Turning Bad Experiences Into Growth Encounters

We want to look at how to turn a bad experience into a growth encounter.
Someone once said, “Experience isn’t really the best teacher but it sure does serve as the best excuse for not trying to do the same silly thing again.” If you want your bad experiences to keep you not only from doing the same silly things but to also lead to significant personal growth and maturity, I would suggest you consider embracing the following five actions…
1> Choose a positive life stance
“Life stance” is a term used to describe people’s overall frame of reference – the set of attitudes, assumptions, and expectations people hold about themselves, other people, and the world in general. It comprises, for instance, people’s attitudes towards money, assumptions about their health, and expectations for their children’s future. The product of any person’s life stance is their overall way of looking at things: whether they tend to be optimistic or pessimistic, cheerful or gloomy, trusting or suspicious, friendly or reserved, brave or timid, generous or stingy, giving or selfish. If you can maintain a positive life stance, you put yourself in the best position to manage bad experience and turn them into positive growth encounters.

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So, What Are You Looking At?

43 years ago on Friday I was in a service in a small town in Saskatchewan, the Canadian province where I live

I was there, one of 18 people, and I was there basically as a skeptic and a critic
The preacher spoke from 3 John 2
“Beloved, I pray that you may prosper and be in health, even as your soul prospers”
He spoke on healing and health

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Choosing a Mentor

Personal growth should be the number one priority of all believers who are serious about following Jesus and reaching their divine purpose in life. Since I began my walk with the Lord over 43 years ago I have had a series of mentors.
At first, I simply grabbed hold or anyone who was willing to impart information into my life. This was good as I was a young believer and gained a great deal from other more mature believers and leaders. But this was a scattershot approach. Although I learned a lot I did not achieve the traction that I had hoped for. Then I figured out that I needed to focus my growth on my areas of personal strength: relationships, communications, teaching, and the gifts of the Holy Spirit. When I did that, my effectiveness in growth started to increase. Most of my early mentors were authors whose books I devoured.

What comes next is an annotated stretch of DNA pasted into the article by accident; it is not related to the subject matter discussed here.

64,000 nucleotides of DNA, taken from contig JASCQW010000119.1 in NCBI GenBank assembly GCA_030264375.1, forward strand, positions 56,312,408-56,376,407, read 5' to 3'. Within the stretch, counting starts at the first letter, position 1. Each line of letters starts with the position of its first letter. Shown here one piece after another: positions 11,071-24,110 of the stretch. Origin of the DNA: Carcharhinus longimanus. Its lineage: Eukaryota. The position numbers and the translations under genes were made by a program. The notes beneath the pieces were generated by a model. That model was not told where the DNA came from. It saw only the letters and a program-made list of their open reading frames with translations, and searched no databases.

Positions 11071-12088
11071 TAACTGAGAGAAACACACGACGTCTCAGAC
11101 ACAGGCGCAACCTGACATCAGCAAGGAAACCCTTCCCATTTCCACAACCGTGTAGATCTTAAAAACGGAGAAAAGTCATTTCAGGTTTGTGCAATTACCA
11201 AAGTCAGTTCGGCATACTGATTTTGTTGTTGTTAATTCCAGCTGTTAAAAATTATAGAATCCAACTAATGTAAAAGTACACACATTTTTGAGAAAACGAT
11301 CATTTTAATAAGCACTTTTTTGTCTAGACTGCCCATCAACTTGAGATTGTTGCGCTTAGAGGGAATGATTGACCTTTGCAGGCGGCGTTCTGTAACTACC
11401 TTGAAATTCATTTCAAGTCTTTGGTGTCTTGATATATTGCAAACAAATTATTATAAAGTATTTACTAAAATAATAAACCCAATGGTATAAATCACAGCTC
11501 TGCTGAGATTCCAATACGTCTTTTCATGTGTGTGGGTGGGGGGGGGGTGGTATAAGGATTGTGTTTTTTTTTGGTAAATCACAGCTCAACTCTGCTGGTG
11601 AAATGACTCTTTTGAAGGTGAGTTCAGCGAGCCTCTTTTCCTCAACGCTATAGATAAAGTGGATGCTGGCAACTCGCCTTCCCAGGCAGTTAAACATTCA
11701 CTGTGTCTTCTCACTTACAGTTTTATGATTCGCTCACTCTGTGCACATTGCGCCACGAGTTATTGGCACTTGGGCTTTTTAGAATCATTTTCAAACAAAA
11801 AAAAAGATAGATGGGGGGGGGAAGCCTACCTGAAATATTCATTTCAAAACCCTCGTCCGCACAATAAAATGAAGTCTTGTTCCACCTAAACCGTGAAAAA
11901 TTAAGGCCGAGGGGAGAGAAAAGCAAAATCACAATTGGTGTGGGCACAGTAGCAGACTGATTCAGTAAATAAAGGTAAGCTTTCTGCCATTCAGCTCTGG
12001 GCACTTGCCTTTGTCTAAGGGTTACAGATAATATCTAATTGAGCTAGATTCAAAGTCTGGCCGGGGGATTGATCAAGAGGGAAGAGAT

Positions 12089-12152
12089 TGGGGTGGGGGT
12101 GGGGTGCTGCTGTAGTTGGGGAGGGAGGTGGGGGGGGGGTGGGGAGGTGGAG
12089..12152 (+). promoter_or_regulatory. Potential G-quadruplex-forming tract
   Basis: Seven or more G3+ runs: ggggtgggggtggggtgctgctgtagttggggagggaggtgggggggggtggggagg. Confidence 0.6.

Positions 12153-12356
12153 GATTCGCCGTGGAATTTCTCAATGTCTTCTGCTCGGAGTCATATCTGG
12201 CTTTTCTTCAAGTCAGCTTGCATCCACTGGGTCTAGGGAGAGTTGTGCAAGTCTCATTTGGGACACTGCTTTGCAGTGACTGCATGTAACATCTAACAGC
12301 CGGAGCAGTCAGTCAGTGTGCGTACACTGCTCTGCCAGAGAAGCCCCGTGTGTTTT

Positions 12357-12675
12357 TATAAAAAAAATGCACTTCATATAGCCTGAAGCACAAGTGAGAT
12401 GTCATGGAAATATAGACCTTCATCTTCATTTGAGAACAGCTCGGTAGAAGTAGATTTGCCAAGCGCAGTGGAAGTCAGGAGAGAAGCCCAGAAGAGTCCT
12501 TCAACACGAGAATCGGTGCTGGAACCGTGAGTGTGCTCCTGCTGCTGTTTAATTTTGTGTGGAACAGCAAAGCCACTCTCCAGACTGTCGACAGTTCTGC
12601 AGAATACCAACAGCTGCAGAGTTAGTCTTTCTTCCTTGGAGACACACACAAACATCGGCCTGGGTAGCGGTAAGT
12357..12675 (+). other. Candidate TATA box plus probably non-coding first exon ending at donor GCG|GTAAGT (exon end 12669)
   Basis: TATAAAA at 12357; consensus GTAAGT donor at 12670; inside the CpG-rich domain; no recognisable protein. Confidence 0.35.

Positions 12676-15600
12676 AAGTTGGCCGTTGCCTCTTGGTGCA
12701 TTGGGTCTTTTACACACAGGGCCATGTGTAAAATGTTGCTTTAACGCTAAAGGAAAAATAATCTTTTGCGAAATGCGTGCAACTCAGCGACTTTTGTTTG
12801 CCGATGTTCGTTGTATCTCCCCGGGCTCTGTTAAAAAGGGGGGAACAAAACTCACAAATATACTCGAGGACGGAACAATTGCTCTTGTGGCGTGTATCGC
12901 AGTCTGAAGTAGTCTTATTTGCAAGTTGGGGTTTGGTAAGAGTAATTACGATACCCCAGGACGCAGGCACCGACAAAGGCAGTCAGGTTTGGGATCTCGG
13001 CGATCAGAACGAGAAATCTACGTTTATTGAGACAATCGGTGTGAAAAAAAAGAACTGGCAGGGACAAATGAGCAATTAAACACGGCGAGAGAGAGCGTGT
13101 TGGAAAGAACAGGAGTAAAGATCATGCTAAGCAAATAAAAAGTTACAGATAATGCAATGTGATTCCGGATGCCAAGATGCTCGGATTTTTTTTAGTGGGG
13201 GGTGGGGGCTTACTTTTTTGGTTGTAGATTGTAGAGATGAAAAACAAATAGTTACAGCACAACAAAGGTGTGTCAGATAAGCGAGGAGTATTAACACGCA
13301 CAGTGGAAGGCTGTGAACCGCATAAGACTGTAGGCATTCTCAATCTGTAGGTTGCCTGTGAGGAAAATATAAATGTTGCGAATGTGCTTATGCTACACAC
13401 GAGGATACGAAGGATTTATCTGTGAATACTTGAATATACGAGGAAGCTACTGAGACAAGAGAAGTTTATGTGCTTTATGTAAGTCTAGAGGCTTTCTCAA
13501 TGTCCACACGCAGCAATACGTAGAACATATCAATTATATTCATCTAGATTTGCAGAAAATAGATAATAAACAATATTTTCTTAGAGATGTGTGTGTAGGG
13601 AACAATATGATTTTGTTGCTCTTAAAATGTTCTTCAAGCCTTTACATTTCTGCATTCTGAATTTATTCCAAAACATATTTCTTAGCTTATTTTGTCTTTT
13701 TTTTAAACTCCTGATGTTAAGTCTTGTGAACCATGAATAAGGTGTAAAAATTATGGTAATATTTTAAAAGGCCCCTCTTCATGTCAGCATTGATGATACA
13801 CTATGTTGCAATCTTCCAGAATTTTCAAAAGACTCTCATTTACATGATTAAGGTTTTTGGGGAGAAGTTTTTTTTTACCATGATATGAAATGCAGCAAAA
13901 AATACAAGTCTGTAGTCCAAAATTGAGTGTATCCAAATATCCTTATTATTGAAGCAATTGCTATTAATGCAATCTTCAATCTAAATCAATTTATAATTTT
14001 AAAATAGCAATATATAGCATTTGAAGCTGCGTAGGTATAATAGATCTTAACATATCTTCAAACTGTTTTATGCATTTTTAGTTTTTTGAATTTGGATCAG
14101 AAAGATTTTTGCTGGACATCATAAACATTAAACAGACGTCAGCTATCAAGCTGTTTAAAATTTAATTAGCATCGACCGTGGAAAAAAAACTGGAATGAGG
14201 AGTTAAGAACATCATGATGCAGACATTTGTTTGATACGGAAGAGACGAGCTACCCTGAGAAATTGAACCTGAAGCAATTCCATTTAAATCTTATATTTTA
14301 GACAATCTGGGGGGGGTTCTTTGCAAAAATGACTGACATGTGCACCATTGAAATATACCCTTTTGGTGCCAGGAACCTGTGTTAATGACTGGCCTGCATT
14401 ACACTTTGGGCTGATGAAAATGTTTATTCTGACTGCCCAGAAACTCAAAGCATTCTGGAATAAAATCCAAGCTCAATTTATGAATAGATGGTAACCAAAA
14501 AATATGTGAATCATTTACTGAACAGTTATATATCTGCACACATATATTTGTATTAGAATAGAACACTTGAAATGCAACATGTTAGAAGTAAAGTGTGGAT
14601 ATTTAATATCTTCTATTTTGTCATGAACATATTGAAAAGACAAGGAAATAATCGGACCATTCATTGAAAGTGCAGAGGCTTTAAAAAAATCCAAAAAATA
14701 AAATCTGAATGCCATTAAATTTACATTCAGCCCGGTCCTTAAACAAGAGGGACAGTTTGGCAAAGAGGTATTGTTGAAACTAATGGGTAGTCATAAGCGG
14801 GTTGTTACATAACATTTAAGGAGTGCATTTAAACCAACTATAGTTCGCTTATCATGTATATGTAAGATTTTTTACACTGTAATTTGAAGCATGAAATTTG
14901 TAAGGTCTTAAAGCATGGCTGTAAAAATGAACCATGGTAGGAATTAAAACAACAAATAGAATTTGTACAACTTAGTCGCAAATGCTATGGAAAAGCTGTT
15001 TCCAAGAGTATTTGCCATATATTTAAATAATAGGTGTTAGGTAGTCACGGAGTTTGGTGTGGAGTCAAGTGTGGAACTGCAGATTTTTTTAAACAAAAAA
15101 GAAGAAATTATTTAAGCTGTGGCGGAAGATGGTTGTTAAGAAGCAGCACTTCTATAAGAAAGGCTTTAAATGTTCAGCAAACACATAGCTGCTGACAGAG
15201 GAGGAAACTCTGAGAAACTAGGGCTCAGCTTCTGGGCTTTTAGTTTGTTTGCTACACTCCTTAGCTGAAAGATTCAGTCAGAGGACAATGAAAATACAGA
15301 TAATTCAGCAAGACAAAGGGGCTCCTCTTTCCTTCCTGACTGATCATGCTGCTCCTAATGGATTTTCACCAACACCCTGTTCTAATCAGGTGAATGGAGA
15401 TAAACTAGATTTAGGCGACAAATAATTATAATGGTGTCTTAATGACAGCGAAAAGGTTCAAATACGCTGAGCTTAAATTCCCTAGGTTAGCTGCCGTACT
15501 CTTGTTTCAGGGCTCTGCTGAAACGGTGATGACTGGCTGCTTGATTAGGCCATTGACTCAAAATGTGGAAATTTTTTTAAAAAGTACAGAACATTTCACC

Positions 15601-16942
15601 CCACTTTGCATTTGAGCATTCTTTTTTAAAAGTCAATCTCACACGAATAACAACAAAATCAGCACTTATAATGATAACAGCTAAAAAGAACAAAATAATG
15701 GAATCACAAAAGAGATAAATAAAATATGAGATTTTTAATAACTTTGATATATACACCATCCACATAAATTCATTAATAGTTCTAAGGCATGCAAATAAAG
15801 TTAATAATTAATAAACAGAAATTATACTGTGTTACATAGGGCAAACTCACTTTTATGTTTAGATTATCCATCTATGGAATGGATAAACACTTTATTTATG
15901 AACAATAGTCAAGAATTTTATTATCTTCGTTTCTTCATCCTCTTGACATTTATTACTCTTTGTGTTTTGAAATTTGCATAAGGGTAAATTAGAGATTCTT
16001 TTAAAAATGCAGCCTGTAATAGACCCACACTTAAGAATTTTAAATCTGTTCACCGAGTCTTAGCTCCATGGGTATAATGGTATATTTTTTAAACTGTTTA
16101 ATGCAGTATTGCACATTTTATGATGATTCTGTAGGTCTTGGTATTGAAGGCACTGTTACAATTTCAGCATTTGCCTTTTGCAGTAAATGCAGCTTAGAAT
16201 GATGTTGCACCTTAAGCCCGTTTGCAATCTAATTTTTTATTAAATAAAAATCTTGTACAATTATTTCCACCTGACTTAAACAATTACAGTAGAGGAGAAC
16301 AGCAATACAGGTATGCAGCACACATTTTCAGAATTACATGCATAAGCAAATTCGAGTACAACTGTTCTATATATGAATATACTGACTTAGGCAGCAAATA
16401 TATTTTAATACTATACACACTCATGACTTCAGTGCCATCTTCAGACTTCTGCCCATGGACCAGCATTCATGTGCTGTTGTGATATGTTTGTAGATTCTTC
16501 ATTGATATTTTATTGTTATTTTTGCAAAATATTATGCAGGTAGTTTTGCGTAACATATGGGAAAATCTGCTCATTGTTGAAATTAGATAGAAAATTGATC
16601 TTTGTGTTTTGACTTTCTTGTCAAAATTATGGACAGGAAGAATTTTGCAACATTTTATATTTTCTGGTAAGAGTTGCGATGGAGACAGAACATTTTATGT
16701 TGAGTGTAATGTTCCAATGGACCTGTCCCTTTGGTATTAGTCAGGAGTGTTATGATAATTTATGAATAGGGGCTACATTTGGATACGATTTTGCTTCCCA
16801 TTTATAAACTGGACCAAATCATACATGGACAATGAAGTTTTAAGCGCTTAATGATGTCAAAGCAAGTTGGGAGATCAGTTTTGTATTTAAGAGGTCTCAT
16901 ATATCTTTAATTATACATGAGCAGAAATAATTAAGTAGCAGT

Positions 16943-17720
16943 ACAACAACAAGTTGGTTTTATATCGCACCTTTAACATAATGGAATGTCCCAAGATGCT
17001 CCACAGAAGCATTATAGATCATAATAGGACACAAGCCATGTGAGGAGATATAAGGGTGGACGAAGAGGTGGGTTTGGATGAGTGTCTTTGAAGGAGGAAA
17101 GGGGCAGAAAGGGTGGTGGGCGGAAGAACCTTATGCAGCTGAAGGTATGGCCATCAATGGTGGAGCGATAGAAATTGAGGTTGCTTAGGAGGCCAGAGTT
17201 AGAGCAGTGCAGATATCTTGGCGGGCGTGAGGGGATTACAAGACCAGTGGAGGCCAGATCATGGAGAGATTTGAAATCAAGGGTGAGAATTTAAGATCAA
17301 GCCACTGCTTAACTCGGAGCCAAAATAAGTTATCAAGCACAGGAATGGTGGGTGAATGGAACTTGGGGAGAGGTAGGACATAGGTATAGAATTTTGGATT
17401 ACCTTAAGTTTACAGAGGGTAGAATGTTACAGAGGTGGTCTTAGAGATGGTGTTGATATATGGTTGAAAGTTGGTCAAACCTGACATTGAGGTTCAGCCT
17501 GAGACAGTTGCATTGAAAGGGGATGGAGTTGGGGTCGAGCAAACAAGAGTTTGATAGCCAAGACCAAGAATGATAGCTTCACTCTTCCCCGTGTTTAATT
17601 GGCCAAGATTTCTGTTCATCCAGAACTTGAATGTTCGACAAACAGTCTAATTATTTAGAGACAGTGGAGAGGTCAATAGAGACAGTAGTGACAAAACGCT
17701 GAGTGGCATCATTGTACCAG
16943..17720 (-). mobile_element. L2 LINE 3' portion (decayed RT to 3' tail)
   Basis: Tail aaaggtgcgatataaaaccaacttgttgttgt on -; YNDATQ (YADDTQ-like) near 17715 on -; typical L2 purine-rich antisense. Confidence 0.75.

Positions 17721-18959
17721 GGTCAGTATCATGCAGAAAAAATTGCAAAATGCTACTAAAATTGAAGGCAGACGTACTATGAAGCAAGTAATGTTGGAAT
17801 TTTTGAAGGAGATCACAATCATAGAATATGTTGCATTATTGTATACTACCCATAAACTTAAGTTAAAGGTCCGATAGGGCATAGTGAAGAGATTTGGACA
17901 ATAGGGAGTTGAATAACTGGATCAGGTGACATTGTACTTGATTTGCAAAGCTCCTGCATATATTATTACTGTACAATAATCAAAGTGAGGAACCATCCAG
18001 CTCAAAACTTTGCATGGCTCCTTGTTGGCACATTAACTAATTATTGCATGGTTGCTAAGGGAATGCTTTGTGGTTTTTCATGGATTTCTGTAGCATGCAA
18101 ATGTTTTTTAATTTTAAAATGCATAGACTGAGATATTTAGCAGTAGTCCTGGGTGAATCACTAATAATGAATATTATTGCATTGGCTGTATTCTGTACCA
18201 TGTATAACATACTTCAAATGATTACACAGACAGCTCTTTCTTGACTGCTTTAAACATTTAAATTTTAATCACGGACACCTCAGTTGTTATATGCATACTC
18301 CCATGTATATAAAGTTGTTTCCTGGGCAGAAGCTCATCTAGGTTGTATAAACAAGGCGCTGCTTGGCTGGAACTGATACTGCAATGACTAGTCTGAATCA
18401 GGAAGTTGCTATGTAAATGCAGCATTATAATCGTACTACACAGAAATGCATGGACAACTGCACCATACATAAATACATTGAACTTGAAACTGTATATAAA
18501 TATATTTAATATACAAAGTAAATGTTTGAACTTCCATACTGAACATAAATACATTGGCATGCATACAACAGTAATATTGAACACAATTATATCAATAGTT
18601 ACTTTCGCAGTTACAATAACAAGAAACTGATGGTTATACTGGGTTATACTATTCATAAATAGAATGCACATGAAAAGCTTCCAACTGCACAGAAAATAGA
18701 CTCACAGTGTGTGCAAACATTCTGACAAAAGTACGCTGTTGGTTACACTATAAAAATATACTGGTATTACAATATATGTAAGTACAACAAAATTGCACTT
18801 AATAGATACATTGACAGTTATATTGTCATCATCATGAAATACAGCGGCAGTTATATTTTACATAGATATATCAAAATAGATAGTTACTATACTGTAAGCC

Through one of my mentors I started to learn to glean from what I was studying. Resources have little value unless you can pull from them the essentials that you need. That meant learning that I didn’t have to finish a book simply because I started it. I could read only the portions that I needed and deemed important at the time. I learned how to take useful notes, gather quotes, and, most importantly, reflect on what I was learning. I often summarized what I learned and wrote follow-up points inside the front and back covers of a book that was significant and life-changing for me. And, I learned to collect, categorize, and file stories and quotes every day. I also put into practice anything I learned at my earliest opportunity.

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I want to share with you something the Lord has been speaking to me about…

There are two scriptures that have been speaking to me over and over again recently

And the focus of the scriptures is “passion”

Or, how to energize your life so you live it ‘alive’ for the Lord – up, excited, engaged

But first, a video that I discovered this past week…

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In the last few weeks I have been involved in an intentional “Pause That Refreshes.”
If you are as old as I am, you may remember an old slogan used by Coca-Cola.
They called Coke “the pause that refreshes”
Well, that is what I have been doing – pausing
And, that is not as easy as one may think because we live in a very busy world and have a large number of daily demands and obligations that need to be taken care of
iPhone, Facetime, Skype, Viber, Whatsapp, Messenger, iMessage, Emails
So, pushing the pause button on life is never an easy thing to accomplish and must be something we intentionally do once every while
In my life I have been taking time to let my ‘thinking catch up to my feelings’
That is the short season I am in currently as I adjust my life and grow into the challenges and changes that I will soon be facing
And sort through the changes and experiences and circumstances of the last three or four months
In these intentional pauses we settle things on the inside
For me it like I have all these things twilling around inside slapping me hard in the heart and mind as they go by and so the ‘pause that refreshes’ is a time to reflect, think, feel, sort, and assimilate (file things into my memory bank) so that they stop flapping in the breeze
Here is what I was taught many decades ago
Learning to pause allows growth to catch up with you
“Follow effective action with quiet reflection. From the quiet reflection will come even more effective action”  Peter Drucker
There are many different ways of growing and an infinite number of lessons to be learned in life
But to really learn ‘life lessons’ and thus grow  – a person must intentionally pause to allow the Holy Spirit to bring things together so that we gain wisdom from our experiences
And, not just have experiences for the sake of experiences
Bishop Bompas … Anglican bishop in the late 1800’s and early 1900’s, while travelling from the east to Athabasca to establish the Church was moving with his First Nations guides and helpers at a terrific pace day after day after day
From early morning to long after sunset every day.
One day he woke up and was ready to move out and the helpers refused to go…
When Bishop Bompas asked why, they replied, “We need to pause and let our souls catch up with us”
The “pause that refreshes”
There are many ways to grow and mature as people and as believers
But there are some kinds of growth that come to us ONLY if we are willing to stop, pause, and allow the lessons to catch up with us
Let’s talk about these intentional “pauses that refresh”